Chris Sinclair is a photojournalist turned an all-round filmmaker through his company, Outskirt Films. He’s been using SpeedScriber since October 2016 and speaks with SpeedScriber designer and developer, Martin Baker.
Martin It’s always a pleasure to talk with customers so thanks for joining me Chris.
Chris No problem, thanks for making the software!
Martin So how did you became a filmmaker?
Chris I started off as a photojournalist and with the digital revolution a lot of newsrooms began asking photographers to start creating video content. There are many former photojournalists who are now full-time documentary filmmakers and that’s what I’ve been doing since 2012.
I would consider myself a one-man band. I do a lot of turnkey-style projects where I shoot, edit, pre-produce, produce and then post-produce. And I deal with things on an individual basis with clients. So yeah a small operation.
Martin Do you bring in other people as you need to?
Chris Yes, I’m careful how much work I take on, but often I’ll build out the crew for the production phase or sometimes hire an assistant editor to meet all the deadlines because I’ll have multiple projects going at once. The challenge is always to under-promise and over-deliver.
Martin So what type of projects do you tend to specialize in?
Chris Most of my work is short documentary work or branded content. It’s more storytelling-driven but applied to everything from tech companies to non-profits. My dream is to do feature docs and I’ve been collaborating on a doc with two other people for the past eight years.
Martin Wow that’s long-term project!
Chris Yes it’s a feature called Free Burma Rangers which premiered at Justice Film Festival in NYC ahead of nationwide theatrical release in February 2020. It has been a very challenging project with nearly 2000 hrs of footage and over 50 hours of transcripts generated from interviews. There’s a massive amount of archive material along with five different foreign languages, multiple camera types and frame rates, and the focus of the story actually changed during post-production. Originally was going to be a film about Burma, but it ended up being around 60% on Iraq.
Martin What editing software do you use?
Chris Pretty exclusively Final Cut Pro X. I was using version 7 and I briefly used Premiere Pro just because a few clients required it, but as soon as FCPX came out I started experimenting with it just enough to know its advantages and invest in it from a time and learning curve standpoint.
In the early days it was lacking some things and was a little clunky but it’s come a long way. It’s very intuitive and brings creativity to the forefront — there’s not a whole lot of clicks and drags needed to make something happen. So I’ve become pretty familiar with the technicalities of what you can do and I particularly love the idea of extending it through the app ecosystem with XML.
Martin Which is a nice segue to SpeedScriber! You’ve been using the app for a few years now, what was it that first appealed to you?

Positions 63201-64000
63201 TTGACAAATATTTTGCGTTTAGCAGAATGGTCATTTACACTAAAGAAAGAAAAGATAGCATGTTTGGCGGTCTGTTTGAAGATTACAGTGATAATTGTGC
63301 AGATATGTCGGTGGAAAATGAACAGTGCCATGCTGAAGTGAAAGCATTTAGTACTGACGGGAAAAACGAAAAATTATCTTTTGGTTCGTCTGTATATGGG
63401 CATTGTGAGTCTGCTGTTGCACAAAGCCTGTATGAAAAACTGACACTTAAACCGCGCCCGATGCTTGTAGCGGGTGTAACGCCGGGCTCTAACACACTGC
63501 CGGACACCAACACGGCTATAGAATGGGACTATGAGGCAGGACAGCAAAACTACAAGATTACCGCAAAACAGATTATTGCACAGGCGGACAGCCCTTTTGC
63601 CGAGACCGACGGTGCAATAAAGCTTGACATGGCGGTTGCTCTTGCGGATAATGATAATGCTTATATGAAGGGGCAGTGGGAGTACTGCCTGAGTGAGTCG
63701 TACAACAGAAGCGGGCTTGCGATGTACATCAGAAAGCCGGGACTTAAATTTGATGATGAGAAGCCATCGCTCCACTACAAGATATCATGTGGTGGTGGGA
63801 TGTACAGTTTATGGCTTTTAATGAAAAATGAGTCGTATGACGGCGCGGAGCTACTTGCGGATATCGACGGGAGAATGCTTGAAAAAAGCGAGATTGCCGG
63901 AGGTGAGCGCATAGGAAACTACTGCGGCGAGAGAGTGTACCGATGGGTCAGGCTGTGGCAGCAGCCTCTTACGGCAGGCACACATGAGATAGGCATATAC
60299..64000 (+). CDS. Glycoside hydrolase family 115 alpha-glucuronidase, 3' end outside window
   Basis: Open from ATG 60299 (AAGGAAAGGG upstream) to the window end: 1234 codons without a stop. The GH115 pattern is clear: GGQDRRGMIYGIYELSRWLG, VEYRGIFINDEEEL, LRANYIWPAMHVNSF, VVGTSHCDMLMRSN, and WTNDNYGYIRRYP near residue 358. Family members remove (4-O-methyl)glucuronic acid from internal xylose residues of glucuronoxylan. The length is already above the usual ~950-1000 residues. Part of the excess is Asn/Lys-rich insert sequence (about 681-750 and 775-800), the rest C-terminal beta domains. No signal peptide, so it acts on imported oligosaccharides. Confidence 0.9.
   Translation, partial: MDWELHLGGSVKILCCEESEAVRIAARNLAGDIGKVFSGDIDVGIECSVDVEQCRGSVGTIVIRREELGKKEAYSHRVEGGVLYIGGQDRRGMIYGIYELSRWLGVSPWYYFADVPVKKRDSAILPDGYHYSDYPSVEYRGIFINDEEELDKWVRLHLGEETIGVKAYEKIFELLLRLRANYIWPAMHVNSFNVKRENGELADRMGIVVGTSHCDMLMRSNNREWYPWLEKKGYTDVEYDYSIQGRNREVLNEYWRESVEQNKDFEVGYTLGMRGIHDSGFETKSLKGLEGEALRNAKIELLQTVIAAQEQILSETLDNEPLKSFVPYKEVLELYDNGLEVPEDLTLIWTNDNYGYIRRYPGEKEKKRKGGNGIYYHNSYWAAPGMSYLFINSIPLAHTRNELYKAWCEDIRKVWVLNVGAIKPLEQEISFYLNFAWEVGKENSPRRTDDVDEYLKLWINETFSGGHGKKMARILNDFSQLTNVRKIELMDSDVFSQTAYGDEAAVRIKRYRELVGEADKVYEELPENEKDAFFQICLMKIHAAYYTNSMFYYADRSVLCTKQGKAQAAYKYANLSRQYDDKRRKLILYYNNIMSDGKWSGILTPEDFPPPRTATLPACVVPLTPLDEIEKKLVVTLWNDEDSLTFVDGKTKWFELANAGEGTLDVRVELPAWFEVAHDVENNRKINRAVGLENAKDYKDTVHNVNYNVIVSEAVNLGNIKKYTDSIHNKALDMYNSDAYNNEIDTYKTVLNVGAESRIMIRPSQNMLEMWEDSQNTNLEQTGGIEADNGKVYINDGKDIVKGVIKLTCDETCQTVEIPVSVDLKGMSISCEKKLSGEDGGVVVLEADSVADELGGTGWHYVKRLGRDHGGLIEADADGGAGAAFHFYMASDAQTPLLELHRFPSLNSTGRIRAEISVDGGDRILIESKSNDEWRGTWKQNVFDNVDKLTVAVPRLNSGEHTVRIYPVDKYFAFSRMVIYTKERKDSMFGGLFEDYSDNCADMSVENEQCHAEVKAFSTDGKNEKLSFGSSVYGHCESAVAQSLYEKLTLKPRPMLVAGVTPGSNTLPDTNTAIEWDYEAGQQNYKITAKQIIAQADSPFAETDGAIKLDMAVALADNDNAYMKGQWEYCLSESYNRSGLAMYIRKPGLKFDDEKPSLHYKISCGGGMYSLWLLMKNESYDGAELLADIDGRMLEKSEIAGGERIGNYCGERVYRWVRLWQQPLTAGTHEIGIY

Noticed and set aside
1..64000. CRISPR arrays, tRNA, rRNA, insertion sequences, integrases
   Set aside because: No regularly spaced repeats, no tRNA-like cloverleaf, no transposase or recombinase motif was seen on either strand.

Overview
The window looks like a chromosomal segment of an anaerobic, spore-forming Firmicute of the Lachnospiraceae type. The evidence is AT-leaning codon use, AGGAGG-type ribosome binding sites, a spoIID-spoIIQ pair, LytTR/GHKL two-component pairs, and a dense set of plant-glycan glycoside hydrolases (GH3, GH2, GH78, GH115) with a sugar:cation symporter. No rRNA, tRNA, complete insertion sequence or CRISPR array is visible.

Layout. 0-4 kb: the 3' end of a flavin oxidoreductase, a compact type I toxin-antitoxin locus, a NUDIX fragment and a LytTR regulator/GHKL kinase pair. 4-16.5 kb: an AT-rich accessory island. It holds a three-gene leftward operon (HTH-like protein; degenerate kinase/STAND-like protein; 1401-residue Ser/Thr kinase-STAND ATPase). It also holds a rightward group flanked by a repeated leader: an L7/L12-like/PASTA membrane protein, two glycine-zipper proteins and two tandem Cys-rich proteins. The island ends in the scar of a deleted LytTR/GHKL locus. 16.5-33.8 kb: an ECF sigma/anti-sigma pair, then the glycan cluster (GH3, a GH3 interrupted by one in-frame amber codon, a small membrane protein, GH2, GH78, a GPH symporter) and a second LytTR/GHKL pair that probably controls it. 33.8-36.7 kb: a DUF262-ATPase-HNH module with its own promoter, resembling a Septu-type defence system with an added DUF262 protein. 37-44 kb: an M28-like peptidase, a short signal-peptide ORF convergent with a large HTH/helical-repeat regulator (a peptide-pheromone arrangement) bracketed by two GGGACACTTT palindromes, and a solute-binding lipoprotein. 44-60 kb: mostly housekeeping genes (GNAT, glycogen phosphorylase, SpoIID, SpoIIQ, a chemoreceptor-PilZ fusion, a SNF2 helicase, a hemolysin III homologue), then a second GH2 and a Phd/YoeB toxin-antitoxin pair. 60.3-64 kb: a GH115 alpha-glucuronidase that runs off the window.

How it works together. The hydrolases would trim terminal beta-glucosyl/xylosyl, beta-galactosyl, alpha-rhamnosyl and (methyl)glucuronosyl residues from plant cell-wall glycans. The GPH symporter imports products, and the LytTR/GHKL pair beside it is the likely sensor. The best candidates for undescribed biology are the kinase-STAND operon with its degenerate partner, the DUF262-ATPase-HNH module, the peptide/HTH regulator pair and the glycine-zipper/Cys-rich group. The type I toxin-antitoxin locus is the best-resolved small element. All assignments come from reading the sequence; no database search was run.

Chris As a result of my background I’m very deadline oriented, so I’m always looking for anything that will help to speed up workflow and get projects turned around faster. When I saw SpeedScriber, I was immediately interested.
Martin How do you use SpeedScriber in your post workflow?
Chris My interviews are often shot with multiple cameras, so I’ll get the multicam clips set up first in FCPX, then tag them with the ‘SS Processing’ keyword and send them over to SpeedScriber. I love how everything comes over with the audio channels perfectly transferred. So I’ll submit the clips for transcription, check some emails and in a few minutes it will be ready to work on.
I love the ability to create favorite ranges…
While I’m often amazed at the accuracy, the first thing I do is to clean up the transcript. I’m not very concerned with the accuracy of the interview questions but more with verbatim responses that I’ll be using in the edit. And once that’s cleaned up I love the ability to create favorite ranges from selected words and being able to assign different colors to speakers. I also love the clean design of the app but probably the biggest thing I could praise is the number of keyboard shortcuts for making edits so you don’t have to take your hands off the keyboard.
I find the option to save custom words very useful, particularly for an unusual name or place that hasn’t been transcribed automatically. Being able to quickly replace the selected word with a custom word is a great feature.
Martin So you’re sending transcripts back to FCPX as keyword ranges?
Chris Yes, I’ll then filter by favorites in the event browser and very quickly can create the spine to my story that I later fill out with B-roll and music.
That’s pretty much how I do all of my work. The benefit of having transcripts is that clients will occasionally ask to see if there’s a different quote that maybe I haven’t flagged that they think would work better. So I’ll just give them the transcript and let them look for what they want. It’s very useful to be able to be able to export an attractive version of the transcript as a PDF.
Martin Do you ever use SpeedScriber for making captions?
Chris Yes just the other day I did that. I didn’t want to type it manually because it was six minutes long so it would have taken me at least 20 minutes. So I did an export with the music role disabled, dropped the file into SpeedScriber and within less than a minute I had the transcript.
I love that SpeedScriber allows me to play it back faster than normal speed because I can very quickly fix some punctuation here and there then export to SRT and send it to the client.
Martin Thanks very much Chris, it’s been great talking to you.
Chris Thanks for building SpeedScriber. It helps me a lot in my work.